Background: Coeliac disease is an inflammatory disorder characterized by reversible atrophy of small intestinal villi following the ingestion of gluten. Earlier studies indicate that the inflammatory response to gluten may occur also very distally in the gastrointestinal tract. The aim of this study was to evaluate whether rectal challenge with gluten would trigger an increased local production of the gas nitric oxide (NO), a novel marker of intestinal inflammation.
Methods: Rectal challenge with partially digested gluten was performed in 20 patients with treated coeliac disease and in 13 healthy controls. Luminal levels of NO were measured in the rectum at 0, 8 and 24 h using a chemiluminescence technique.
Results: In patients with coeliac disease mean rectal NO increased from 235+/-90 parts per billion (ppb) at 0 h to 4965+/-1653 ppb at 24 h (P < 0.005). In the control group there was no significant increase. One control subject responded with high NO levels at 24 h and the same individual tested positive for anti-endomysium IgA antibodies. Subsequent duodenal biopsing showed substantial villusatrophy.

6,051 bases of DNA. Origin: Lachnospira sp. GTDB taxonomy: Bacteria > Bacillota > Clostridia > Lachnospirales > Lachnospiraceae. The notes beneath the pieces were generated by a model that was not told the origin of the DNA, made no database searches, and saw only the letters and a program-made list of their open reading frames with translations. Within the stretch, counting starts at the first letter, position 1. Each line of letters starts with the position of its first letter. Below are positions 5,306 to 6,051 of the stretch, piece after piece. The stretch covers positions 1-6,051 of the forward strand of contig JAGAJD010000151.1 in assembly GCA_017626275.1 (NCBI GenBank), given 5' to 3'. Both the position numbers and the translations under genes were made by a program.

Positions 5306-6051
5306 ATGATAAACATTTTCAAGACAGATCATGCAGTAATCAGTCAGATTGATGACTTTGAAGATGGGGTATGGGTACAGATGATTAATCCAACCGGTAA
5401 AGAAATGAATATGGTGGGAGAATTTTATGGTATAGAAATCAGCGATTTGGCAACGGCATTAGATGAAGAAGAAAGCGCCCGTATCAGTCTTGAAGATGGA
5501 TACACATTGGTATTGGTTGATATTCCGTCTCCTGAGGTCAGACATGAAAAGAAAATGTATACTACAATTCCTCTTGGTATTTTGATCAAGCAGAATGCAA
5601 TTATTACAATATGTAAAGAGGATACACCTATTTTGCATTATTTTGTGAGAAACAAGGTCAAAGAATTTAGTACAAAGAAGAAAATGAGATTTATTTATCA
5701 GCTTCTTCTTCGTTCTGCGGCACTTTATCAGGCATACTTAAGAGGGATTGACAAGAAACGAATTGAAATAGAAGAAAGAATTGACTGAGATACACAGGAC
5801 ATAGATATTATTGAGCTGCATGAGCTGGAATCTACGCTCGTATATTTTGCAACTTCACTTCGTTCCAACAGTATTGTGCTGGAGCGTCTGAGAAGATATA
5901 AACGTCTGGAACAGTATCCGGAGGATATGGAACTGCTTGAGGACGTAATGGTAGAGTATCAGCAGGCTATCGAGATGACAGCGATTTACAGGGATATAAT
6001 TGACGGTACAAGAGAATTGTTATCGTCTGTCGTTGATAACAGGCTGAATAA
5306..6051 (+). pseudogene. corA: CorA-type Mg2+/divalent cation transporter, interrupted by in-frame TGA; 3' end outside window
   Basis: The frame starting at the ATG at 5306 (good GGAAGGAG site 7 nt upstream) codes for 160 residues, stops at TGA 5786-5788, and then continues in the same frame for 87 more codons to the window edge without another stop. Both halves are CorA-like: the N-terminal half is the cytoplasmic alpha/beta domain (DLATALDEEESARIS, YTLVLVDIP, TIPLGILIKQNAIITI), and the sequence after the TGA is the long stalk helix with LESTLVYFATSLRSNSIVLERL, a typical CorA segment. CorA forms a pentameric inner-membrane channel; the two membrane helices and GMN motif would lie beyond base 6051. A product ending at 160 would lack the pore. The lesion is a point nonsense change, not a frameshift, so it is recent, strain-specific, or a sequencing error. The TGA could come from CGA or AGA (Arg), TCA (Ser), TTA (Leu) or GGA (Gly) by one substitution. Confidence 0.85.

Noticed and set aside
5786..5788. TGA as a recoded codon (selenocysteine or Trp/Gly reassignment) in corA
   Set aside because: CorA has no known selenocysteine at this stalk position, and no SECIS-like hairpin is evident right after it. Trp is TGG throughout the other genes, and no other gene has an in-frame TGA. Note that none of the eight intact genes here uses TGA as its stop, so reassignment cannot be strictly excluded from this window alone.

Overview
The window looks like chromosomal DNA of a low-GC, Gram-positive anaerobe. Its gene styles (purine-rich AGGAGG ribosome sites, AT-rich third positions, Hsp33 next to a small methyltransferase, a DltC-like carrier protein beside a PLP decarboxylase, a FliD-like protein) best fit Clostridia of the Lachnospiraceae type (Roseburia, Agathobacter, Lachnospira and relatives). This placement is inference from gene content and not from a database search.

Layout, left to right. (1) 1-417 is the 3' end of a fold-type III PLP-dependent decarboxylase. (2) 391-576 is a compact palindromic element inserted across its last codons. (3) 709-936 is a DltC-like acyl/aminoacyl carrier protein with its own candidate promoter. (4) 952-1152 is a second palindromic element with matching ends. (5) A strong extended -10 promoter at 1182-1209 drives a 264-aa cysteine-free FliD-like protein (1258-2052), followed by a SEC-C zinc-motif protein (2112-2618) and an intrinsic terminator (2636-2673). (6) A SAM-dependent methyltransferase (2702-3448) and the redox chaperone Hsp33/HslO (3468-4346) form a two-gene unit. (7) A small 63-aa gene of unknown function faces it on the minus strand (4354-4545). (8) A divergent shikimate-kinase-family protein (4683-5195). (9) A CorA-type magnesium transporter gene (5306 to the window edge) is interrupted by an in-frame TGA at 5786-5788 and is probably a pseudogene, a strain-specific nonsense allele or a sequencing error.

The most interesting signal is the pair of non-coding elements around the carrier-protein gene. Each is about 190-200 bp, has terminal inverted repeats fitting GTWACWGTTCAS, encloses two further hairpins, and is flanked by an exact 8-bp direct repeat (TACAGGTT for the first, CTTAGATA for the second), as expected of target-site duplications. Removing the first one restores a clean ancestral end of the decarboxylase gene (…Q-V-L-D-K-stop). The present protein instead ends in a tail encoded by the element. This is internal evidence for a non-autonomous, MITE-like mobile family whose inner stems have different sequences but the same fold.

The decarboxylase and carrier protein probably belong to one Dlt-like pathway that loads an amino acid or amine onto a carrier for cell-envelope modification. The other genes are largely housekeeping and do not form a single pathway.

Conclusions: Rectal challenge with gluten results in increased luminal levels of NO in a group of patients with treated coeliac disease. Further studies are needed to evaluate the role of NO in coeliac disease and the potential usefulness of rectal NO measurements in aiding diagnosis of this intestinal disorder.